godsentme Jul 2020 #4
ancianita Jul 2020 #5
CincyDem Jul 2020 #6
Gothmog Jul 2020 #7
ancianita Jul 2020 #8

Response to ancianita (Original post)

Thu Jul 30, 2020, 04:40 PM

1. He will be sorely missed, but his legacy lives on

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Response to still_one (Reply #1)

Thu Jul 30, 2020, 04:42 PM

2. And the spirit of his words.

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Response to ancianita (Original post)

Thu Jul 30, 2020, 04:54 PM

3. K&R

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Response to ancianita (Original post)

Thu Jul 30, 2020, 05:11 PM

4. Thank you

Thanks for posting John's beautiful letter.

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Response to godsentme (Reply #4)

Thu Jul 30, 2020, 05:14 PM

5. It's my honor.



Welcome to DU.

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Response to ancianita (Original post)

Thu Jul 30, 2020, 05:49 PM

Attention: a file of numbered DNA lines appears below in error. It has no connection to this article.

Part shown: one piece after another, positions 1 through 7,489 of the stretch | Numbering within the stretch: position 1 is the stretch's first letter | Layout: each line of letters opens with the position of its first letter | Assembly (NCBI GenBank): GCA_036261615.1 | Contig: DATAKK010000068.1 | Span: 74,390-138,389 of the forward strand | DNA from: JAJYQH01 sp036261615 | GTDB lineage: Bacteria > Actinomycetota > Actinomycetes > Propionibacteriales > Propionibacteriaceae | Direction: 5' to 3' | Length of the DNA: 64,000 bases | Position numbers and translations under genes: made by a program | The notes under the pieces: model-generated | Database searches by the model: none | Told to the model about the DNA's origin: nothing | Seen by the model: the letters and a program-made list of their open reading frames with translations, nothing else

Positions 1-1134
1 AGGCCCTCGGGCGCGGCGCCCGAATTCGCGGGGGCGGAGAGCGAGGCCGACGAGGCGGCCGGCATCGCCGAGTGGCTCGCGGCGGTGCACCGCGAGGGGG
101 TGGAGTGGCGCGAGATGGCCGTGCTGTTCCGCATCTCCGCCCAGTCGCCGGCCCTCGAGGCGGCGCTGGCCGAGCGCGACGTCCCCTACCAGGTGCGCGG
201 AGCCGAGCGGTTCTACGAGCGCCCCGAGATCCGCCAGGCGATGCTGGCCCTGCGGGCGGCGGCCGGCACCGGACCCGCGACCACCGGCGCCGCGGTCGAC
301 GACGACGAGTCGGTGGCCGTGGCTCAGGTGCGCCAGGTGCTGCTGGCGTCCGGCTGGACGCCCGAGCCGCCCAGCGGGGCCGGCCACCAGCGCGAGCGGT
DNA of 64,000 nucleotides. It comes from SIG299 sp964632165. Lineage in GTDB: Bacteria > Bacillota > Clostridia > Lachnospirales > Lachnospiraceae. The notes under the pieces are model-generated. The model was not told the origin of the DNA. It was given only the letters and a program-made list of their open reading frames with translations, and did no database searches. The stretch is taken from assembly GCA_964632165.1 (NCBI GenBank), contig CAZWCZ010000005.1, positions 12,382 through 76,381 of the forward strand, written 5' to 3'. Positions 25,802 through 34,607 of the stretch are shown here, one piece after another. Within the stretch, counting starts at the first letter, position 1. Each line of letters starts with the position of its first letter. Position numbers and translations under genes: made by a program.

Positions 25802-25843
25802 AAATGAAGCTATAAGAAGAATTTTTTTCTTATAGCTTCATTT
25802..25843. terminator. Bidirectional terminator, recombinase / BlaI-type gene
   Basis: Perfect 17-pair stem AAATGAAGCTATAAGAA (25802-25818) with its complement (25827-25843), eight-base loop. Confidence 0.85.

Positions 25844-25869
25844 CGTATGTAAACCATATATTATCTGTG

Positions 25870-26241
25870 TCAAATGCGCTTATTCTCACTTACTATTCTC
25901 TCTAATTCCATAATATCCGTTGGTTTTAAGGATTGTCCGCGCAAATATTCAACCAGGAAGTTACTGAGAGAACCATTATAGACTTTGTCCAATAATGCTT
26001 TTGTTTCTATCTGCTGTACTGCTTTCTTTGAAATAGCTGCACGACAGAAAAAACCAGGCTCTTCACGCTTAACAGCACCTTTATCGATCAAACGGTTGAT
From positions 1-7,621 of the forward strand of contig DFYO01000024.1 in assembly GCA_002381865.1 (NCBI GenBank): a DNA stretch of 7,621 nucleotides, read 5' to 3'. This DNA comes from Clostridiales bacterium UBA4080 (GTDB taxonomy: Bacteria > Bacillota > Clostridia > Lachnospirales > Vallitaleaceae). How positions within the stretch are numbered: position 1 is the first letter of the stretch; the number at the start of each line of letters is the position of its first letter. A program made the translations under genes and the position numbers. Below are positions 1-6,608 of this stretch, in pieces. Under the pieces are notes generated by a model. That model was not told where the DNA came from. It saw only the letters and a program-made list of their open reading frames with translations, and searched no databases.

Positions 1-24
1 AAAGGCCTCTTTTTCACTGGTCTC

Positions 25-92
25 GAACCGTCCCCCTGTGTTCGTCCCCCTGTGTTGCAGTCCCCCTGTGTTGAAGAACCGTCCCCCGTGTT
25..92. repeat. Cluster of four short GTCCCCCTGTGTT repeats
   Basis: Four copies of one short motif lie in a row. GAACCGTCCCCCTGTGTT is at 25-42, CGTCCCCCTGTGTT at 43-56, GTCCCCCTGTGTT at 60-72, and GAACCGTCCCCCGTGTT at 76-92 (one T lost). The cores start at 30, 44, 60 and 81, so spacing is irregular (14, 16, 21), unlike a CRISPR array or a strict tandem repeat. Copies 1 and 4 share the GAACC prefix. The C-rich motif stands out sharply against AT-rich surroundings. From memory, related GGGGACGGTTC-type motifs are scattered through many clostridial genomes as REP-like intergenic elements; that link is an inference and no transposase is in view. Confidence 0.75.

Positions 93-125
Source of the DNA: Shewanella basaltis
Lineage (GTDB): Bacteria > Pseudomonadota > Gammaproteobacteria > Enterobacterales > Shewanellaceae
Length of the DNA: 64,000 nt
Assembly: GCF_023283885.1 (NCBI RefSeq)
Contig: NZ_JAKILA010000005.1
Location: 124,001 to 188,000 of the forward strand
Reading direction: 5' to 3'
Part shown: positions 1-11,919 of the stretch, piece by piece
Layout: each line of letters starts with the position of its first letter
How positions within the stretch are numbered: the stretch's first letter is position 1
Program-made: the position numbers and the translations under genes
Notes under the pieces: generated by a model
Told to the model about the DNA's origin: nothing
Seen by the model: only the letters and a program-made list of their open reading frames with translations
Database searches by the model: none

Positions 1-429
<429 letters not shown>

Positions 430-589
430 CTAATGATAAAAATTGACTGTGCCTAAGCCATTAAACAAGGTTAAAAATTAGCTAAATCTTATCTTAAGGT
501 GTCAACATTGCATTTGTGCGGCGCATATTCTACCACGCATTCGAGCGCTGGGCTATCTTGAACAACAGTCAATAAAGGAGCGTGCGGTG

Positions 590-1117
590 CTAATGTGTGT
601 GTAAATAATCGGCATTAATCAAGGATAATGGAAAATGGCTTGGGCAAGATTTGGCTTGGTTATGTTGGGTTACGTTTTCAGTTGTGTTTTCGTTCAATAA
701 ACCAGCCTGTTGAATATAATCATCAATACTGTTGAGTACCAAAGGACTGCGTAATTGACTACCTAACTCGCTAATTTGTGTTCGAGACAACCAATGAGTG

6. Reminds me of 4/3/68.

"But it really doesnít matter with me now, because Iíve been to the mountaintop Ö Iíve seen the Promised Land. I may not get there with you. But I want you to know tonight, that we, as a people, will get to the Promised Land".


Even to the end, his push to carry on and carry forward.

Such an inspiration and loss at the same time.

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Response to ancianita (Original post)

Thu Jul 30, 2020, 05:58 PM

7. That was truly a great letter

Thank you for posting this

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Response to Gothmog (Reply #7)

Thu Jul 30, 2020, 06:04 PM

8. I feel the same way.

Thank you, too, for reading it and posting about it.